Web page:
Watkins Glen, N.Y. -- In what's becoming a rarity these days, we have a confimation instead of a cancellation. As the coronavirus pandemic continues to throw a wrench into this summer's sports schedule, we're still a 'go' for the Glen this August.
"We're ready," said WGI President Michael Printup this week. "I always say we're ready, but we're really ready this time because we've had a little diversion here."
Printup is referring to the six-week virus-induced delay in opening the racing season at Watkins Glen International. It's also created a void in the sports world that will finally be filled next weekend when NASCAR ends its hiatus and resumes the 2020 season.
Four Cup Series races are scheduled in an 11-day span from May 17-27, but all four will be run without fans in the stands. NASCAR has announced it's committed to running a full 36-race season while following strict guidelines from the CDC.
Of course, that could mean the Glen grandstands will be empty for the circuit's annual visit this August 16, and for a guy who's spent the last 25 years watching races at sold-out speedways, that would be surreal.
"It would be scary," said Printup. "We could probably sell helicopter rides so people could get up there and look at it. It would be weird."
Bizarre maybe, but better than another cancellation, he says, for a track that's had NASCAR racing the last 34 consecutive years, and for the millions of racing fans in New York and around the globe.
"If we can get it on TV, we'll still go down that route, I think that's what the fans want."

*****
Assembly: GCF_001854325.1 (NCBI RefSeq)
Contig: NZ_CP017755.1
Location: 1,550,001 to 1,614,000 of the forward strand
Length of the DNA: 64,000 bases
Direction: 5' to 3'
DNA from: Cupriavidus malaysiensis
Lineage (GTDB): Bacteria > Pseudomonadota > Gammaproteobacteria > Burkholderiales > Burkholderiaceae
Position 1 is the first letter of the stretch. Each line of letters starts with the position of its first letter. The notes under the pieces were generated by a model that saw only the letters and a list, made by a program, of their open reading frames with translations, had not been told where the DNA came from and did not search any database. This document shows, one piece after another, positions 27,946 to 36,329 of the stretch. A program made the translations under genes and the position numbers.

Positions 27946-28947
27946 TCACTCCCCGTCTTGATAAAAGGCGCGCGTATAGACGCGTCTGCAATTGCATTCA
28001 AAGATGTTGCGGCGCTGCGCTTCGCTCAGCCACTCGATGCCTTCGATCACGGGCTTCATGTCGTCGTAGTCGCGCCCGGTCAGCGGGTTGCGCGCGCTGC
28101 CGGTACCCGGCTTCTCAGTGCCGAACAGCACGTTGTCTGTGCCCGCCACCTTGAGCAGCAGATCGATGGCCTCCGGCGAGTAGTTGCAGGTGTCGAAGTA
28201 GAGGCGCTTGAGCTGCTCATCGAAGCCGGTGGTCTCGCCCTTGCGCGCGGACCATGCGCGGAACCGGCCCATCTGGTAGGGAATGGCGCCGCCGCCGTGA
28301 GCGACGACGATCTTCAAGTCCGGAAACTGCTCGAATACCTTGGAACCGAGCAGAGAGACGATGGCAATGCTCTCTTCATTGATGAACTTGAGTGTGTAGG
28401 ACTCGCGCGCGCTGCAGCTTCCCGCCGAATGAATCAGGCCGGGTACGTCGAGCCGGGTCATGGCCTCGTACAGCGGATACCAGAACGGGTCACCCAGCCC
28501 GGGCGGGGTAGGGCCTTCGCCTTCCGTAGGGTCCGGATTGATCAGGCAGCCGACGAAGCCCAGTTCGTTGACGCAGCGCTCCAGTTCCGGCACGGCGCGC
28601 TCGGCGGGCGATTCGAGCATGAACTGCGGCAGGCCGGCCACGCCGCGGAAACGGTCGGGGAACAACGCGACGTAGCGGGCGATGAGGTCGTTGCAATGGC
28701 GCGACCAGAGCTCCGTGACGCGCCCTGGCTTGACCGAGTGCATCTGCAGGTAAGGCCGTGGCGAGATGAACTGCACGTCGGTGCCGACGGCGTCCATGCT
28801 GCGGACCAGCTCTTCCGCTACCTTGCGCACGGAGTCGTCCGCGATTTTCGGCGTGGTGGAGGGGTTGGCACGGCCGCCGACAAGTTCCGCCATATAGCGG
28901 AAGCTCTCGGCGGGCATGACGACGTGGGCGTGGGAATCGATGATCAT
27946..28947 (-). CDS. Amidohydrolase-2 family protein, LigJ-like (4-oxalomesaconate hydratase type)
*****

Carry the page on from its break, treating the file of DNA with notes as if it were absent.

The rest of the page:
The first starting of the engines of the 2020 season at the Glen is slated for May 22 when one of the Northeast's sports car clubs rents out the pavement. Then, Printup says, things will finally start to feel like they're getting back, pardon the pun, on track.
"Just having Porsche clubs out there and BMW clubs, just that would be exciting right now," he said, "because obviously it's a pretty lonely facility, it's 1800 acres of pure emptiness right now."
While celebrating his 11th anniversary as track president this month, Printup is looking to fill the emptiness with sports car club rentals. He's also talking to seven local school districts about possibly allowing their high school graduates an opportunity to take a spin around the asphalt next month.
The first so-called "spectator" event on the docket is scheduled for the end of June, followed by the deadline in early July to decide whether or not it'll be safe to have the fans inside for the main event in August. Whenever the turnstiles open, whether it's this summer or next, Printup's primary objective is simple.
"Safety, safety, safety first. We don't want to be a contributor to the rise of this virus. We don't want to further this pandemic any further than it's gotten."